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U2: Innocence + experience tour

Rupert Loydell

O2, London (October 25, 2015)
Until November 28, 2015

As the members of U2 enter through a corner arena door before climbing onto their runway stage, Patti Smith's 'People have the power' plays. I wonder who these empowered people are? Not, I suspect, the ones who have paid a fortune to sit in this corporate tent having queued and been herded about in security lines for the last hour before being allowed access to overpriced food, drinks and merchandise. Not the ones who simply can't afford tickets for this tour.

I've always defended U2 when my friends and students have poured scorn on them, questioning their adoption of different causes to support whilst relaxing in their millionaire houses around the world, and damning the music they dislike. But to me U2 have mostly made great albums and played great gigs; even when I saw them nervously perform at The Windsor Castle pub in London several decades back. Yes, there have been moments of awkward chest-beating and preaching, but never so much that I have given up on the band. Not until tonight, anyway.

From the start, tonight's music is bombastic and cajoling, unsubtle stadium rock that relies on big drums, dramatic guitar, and emotional vocals. The subtle textures of their music are gone and we are left with a noisy garage band playing in, well an oversize garage or aircraft hangar. You wouldn't know though by the response of the crowd. They are here to have a good time and to behave like a caricature of a rock audience. Everyone is recording the gig, texting and waving to their friends, taking selfies of themselves gurning with the stage and band in the background. Perhaps the band are right to be so unsubtle, perhaps this way they stand a chance of making people actually listen?

Visually, the show is as fantastic as U2 shows always are. A double-sided screen hangs above the stage, stretching the length of the arena. Later, we realise the screen is actually a box which Bono can walk in, becoming part of the videos; it can also be lowered onto the stage and elongated through the use of curtains. The band spend a lot of time strutting, marching and ambling along the runway in an attempt to be near their adoring audience, as well as performing on a small round stage furthest from the main stage. This has a pop-up keyboard hidden in it, which is used by Edge for 'October', one of the few surprises in tonight's set list.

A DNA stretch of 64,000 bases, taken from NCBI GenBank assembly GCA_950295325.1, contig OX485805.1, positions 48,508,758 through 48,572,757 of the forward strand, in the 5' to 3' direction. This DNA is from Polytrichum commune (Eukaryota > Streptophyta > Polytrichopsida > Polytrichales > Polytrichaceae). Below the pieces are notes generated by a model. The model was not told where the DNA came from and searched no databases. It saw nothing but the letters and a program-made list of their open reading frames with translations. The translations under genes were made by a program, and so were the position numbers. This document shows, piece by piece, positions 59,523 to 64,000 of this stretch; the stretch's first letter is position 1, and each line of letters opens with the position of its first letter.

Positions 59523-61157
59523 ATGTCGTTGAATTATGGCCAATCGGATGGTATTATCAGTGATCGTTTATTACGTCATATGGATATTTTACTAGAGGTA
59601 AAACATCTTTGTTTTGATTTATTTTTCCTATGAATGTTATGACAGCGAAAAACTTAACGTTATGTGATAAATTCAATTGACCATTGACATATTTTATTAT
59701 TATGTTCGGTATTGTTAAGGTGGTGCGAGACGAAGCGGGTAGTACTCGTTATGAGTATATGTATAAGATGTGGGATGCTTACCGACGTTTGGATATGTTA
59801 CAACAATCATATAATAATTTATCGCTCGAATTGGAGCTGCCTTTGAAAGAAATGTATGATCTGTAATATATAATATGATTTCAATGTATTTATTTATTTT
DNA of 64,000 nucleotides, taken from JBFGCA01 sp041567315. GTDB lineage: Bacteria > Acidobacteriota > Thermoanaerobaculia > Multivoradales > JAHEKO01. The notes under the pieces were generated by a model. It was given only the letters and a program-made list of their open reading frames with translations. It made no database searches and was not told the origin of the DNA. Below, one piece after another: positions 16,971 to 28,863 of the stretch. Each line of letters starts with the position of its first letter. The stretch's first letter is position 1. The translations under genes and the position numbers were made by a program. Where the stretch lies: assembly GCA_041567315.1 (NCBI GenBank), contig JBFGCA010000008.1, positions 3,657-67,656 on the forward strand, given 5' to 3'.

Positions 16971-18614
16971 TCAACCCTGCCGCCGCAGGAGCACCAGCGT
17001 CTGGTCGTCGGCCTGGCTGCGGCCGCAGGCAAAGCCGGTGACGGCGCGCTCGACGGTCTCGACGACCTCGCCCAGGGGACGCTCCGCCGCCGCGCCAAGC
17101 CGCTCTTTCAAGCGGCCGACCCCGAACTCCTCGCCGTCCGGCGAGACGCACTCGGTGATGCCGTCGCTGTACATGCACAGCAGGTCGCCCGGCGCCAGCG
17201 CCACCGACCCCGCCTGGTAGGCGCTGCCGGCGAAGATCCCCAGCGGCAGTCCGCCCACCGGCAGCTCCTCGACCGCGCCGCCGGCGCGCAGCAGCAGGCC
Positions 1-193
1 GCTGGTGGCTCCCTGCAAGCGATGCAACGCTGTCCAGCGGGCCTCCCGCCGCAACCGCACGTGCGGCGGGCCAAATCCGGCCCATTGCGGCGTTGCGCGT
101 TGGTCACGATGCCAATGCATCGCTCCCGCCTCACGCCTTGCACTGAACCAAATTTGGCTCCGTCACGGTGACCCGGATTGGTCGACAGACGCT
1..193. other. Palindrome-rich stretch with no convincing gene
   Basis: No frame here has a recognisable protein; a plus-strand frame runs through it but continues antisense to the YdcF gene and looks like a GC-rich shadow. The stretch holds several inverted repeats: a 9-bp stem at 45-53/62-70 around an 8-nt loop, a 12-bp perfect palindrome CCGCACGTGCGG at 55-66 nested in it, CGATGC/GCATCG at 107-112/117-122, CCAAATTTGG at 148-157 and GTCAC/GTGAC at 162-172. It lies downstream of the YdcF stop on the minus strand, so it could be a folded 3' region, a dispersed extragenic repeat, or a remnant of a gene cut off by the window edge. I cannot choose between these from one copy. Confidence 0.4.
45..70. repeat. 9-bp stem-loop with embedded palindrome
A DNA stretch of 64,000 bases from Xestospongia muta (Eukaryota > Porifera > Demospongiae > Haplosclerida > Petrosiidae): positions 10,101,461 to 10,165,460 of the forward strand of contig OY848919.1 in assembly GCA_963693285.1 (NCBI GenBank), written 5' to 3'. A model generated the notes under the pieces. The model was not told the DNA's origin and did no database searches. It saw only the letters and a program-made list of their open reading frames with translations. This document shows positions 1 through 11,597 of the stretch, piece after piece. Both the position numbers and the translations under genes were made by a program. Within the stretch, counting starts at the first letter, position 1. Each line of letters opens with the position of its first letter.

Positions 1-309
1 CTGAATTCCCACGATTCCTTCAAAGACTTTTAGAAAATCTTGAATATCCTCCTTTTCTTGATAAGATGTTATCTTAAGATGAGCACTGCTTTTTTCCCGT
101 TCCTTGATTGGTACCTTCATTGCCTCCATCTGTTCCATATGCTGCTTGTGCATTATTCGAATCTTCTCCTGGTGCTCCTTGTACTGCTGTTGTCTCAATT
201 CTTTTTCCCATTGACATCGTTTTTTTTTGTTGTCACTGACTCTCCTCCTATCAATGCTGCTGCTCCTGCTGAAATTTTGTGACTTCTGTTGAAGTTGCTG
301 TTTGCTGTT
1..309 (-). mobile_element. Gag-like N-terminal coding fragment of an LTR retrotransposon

The music finally comes alive when they play 'Raised by Wolves' from their last album, but Bono is intent on explaining his version of the song to us, trying to make an over-riding narrative of much of tonight's concert, instead of letting the song speak for itself. This over-articulation is also evident in his self-questioning rewrite of 'Bullet the Blue Sky', where Bono now meets a younger version of himself who accuses him of being part of the problem. This issue remains unresolved as Edge's guitar wails and soars into the song's climax. Perhaps we should be glad questions about fame, riches, poverty and politics are being asked, but the questions remain unanswered and don't lead anywhere except the next song.

Later in the evening, Bono talks about using technology to connect, but in fact it simply distances the audience from the band. It makes it clear how choreographed and scripted this event is - especially when we get the tired ritual of Bono pulling a woman from the audience up to dance with/at him and then film the next song. Springsteen did this routine 30 years ago - do we need it done again? And who is singing the background refrain of 'The Sweetest Thing' as Bono hams it up at the keyboard? One can't help but think that maybe it's all clicktracks and background tapes now.

I can't help thinking U2 have blown it. Despite liking the gesture of giving their last album away via iTunes, the band don't seem to value the songs on it; the setlist is mostly an only-to-be-expected greatest hits affair. I for one would have loved to hear their new album live, for them to have had the courage of their convictions. Instead I felt cajoled and preached at, a spectator at a weird rally, with songs pushed into a narrative they didn't fit, including a token rant about European borders and refugees. I haven't been so disappointed for a long time.

As the song says: 'I don't believe any more'.